100 Touches / 100 Breaths was made in response to an invitation to participate in an exhibition of artists using a traditional Korean hanji paper that is made from the pulp of mulberry trees. In my research, I learned that hanji paper is considered to be the paper of "100 touches" because the papermaker must touch the paper so many times to make one sheet of hanji. This paper is also referred to as the paper that breathes because it has the capacity to naturally filter the air and has been traditionally used to line windows in Korean domestic architecture.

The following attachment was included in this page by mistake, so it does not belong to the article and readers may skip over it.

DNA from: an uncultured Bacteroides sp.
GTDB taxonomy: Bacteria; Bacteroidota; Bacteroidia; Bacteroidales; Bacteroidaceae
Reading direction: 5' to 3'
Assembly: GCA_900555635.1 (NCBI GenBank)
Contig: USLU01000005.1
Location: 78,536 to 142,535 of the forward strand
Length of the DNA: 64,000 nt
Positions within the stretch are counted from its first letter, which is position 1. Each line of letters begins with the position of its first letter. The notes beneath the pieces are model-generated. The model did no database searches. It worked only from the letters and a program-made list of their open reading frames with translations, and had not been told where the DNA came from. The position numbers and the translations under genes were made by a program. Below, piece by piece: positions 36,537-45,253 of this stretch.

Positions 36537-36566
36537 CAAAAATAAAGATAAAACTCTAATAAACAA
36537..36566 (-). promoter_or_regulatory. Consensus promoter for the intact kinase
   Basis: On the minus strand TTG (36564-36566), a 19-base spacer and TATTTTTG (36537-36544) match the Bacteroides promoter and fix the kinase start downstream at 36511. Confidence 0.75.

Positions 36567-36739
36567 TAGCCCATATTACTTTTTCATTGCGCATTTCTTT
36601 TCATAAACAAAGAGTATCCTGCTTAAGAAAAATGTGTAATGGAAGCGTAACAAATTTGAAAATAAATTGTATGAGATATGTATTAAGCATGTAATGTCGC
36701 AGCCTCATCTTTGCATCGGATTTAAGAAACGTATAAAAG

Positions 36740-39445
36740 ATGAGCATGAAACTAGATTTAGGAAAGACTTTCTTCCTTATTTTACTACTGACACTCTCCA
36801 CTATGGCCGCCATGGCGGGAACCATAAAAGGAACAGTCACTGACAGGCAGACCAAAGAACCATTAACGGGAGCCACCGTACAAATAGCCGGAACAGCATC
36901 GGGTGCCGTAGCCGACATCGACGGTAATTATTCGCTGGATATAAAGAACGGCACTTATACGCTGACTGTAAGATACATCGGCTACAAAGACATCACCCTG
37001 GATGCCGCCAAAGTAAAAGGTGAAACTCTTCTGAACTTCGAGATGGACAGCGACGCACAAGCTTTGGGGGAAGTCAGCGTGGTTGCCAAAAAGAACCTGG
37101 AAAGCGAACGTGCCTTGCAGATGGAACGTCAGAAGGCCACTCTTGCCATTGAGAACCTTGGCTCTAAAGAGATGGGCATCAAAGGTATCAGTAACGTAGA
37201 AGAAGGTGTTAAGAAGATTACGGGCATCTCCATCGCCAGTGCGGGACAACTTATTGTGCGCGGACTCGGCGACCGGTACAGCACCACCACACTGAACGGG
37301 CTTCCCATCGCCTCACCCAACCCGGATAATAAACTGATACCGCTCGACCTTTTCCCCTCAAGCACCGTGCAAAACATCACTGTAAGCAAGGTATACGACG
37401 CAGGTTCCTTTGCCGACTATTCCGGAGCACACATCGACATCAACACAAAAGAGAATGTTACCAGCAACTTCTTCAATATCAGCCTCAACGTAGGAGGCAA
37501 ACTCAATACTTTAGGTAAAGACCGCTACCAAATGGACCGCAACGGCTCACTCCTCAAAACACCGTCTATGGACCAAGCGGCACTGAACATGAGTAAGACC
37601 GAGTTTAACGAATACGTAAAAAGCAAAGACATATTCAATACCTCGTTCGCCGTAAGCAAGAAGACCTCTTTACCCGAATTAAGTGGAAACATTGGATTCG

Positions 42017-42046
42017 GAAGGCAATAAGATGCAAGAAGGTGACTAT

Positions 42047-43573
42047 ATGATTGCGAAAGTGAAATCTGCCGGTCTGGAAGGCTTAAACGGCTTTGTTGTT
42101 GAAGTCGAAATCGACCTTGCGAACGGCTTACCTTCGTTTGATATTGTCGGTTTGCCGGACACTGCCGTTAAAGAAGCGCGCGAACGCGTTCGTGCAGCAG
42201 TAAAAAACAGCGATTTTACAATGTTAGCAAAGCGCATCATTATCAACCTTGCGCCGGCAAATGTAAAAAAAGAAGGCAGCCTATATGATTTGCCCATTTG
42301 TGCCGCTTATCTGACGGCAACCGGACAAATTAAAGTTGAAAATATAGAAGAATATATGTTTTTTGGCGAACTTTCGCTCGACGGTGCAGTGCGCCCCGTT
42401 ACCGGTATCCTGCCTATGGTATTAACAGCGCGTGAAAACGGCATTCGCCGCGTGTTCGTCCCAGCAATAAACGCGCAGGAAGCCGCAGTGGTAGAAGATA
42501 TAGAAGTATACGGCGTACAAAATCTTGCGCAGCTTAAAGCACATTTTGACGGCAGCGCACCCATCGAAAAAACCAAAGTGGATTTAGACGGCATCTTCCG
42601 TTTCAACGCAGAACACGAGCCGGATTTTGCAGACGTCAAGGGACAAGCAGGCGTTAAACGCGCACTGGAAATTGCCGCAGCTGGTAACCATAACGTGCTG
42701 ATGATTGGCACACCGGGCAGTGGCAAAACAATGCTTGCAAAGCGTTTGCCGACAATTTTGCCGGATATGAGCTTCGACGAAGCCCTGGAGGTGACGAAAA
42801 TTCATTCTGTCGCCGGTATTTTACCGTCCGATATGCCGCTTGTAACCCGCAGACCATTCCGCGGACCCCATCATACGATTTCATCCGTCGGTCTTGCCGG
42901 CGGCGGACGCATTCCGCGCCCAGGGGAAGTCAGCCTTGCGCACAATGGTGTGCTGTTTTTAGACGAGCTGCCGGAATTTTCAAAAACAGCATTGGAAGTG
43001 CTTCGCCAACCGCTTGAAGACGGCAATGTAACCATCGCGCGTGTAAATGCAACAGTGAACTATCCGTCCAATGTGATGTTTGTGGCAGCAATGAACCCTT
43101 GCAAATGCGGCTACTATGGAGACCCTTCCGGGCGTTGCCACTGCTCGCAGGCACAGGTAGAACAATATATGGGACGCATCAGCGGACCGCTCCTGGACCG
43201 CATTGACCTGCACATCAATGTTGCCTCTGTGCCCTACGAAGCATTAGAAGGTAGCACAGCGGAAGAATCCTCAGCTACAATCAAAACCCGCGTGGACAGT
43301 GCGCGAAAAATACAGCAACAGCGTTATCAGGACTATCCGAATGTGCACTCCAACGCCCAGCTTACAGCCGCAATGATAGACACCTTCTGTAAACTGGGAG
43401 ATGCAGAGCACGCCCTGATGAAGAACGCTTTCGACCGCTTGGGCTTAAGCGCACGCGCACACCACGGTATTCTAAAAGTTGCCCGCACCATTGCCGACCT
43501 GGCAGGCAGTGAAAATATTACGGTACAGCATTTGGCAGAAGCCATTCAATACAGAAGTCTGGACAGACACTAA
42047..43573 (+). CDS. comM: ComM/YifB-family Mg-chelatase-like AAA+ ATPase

Breath has been a recurring subject and material in my work for many years. I decided to make a work wherein I would fill 100 hundred hanji paper forms with my breath and harvest them into a collected sculptural form. I folded the paper using an origami technique that would allow the architecture of the folded paper to become realized by the force of my breath entering the paper form. This performance lasted eight hours. My performance costume was also made from hanji paper. The paper dress that I wore was made from a special hanji that is traditionally used to wrap the body of corpses in Korea before burial. I decided to clothe my body in this paper as a gesture to acknowledge the fleeting nature of our bodies, our breath and ultimately our lives.